Macy’s leadership changes focus on digital ops and supply chain
Macy’s, Inc. announced yesterday that its chief operating officer, John Harper, will be leaving the retailer on Aug. 1 and that the position will not be refilled. The duties currently being performed by Mr. Harper will be split between Marc Mastronardi, Macy’s chief stores officer, and Dennis Mullahy, its chief supply officer. The two men will report directly to CEO Jeff Gennette.
The department store retailer also announced that its chief technology officer, Naveen Krishna, is leaving the company. Laura Miller, who most recently served as chief information officer at InterContinental Hotel Group, is joining Macy’s in the same title and role.
“As a digitally led omnichannel retailer, Macy’s, Inc. is in the midst of an exciting transformation,” said Mr. Gennette in a statement. “We are building a diverse leadership team that includes a blend of new talent with outside perspectives along with our tenured and best developed leaders who will accelerate the progress of our Polaris growth strategy. I am confident that these changes in reporting structure will enable us to be nimbler and more efficient as we move forward in our recovery and drive top and bottom-line growth.”
The strategy referenced by Mr. Gennette is Macy’s three-year plan introduced in Feb. 2020 to turn its struggling business around.
The senior leadership position changes in IT and supply chain at Macy’s are particularly significant in light of comments Mr. Gennette made last week on the retailer’s fourth quarter earnings call with analysts.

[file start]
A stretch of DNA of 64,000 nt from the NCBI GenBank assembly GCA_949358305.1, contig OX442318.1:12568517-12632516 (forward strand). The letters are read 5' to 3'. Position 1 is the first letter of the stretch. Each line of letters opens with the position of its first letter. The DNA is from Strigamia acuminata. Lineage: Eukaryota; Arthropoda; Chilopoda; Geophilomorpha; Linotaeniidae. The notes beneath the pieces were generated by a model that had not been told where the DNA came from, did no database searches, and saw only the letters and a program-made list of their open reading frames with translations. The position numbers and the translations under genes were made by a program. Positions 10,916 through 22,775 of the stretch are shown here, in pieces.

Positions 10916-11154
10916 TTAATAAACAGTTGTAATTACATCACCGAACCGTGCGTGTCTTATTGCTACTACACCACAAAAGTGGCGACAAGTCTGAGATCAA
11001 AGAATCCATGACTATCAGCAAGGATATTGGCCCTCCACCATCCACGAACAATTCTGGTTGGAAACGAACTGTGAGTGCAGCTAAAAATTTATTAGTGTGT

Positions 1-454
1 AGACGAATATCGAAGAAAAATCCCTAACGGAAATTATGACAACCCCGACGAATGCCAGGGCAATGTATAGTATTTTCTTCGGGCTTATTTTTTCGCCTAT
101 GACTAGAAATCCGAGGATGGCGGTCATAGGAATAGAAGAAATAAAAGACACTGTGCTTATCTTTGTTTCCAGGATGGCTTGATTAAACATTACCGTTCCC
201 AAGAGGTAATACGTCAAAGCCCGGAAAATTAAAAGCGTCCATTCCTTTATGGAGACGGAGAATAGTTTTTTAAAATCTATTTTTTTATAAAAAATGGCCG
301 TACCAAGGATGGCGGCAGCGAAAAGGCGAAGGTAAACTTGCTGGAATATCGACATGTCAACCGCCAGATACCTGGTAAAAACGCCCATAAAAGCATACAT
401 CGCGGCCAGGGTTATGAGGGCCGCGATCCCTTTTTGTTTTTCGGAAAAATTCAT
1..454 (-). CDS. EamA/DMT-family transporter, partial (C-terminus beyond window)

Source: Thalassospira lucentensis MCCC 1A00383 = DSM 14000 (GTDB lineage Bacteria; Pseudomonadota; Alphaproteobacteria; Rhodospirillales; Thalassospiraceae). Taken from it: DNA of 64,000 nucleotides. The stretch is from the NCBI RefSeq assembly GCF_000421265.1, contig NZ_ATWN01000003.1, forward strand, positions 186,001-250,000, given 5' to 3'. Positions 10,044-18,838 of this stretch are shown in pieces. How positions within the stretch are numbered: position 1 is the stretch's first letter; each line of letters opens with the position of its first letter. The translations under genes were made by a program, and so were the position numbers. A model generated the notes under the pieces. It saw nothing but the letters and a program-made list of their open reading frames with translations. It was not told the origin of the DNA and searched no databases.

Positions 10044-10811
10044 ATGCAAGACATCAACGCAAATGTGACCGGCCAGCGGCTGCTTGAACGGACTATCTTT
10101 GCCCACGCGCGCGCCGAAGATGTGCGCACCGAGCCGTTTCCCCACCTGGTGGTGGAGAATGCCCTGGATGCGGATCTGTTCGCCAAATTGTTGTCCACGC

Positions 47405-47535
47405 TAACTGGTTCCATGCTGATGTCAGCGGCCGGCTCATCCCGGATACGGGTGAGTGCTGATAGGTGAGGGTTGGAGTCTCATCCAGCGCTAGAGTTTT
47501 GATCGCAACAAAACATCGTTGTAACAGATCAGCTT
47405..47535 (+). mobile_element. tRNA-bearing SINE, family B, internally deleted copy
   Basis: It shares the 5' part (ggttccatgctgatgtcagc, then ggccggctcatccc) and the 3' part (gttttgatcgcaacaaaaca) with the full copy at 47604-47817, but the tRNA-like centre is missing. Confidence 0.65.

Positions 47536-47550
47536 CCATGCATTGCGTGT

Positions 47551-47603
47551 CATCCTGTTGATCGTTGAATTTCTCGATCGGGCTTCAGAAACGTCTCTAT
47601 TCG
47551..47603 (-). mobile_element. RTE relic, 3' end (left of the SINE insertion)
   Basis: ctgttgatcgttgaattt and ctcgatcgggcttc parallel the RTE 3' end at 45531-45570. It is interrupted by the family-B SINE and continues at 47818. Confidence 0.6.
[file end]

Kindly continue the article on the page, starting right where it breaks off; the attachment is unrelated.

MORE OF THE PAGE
“We have shifted a large proportion of our current and future capital to digital, supply chain and technology platforms to better integrate our digital and physical assets and deliver the most relevant shopping experiences. In part enabled by these shifts, we expect that approximately $10 billion in sales will come from the digital channels by 2023,” he said.
Macy’s fourth quarter earnings were the first positive quarterly report on that metric in more than a year. The company achieved its numbers due to inventory cutting and a reduction in promotional activity.
Macy’s same-store sales were down but showed an improvement over previous quarters. The retailer, like others deemed non-essential during the novel coronavirus pandemic, has seen its business take a hit as stores closed and consumers turned away from the merchandise it sells.
- Macy’s, Inc. Announces Changes to Its Senior Leadership Team – Macy’s, Inc.
- Macy’s reports better-than-expected quarter with digital sales headed to $10 billion – MarketWatch
- Macy’s says it will recover and rebuild coming off a tough 2020 – RetailWire
DISCUSSION QUESTIONS: What do you think Macy’s most recent senior leadership changes mean for the retailer’s future direction? Does the elimination of the COO role surprise you, and do you see this position or others in retail c-suites becoming redundant?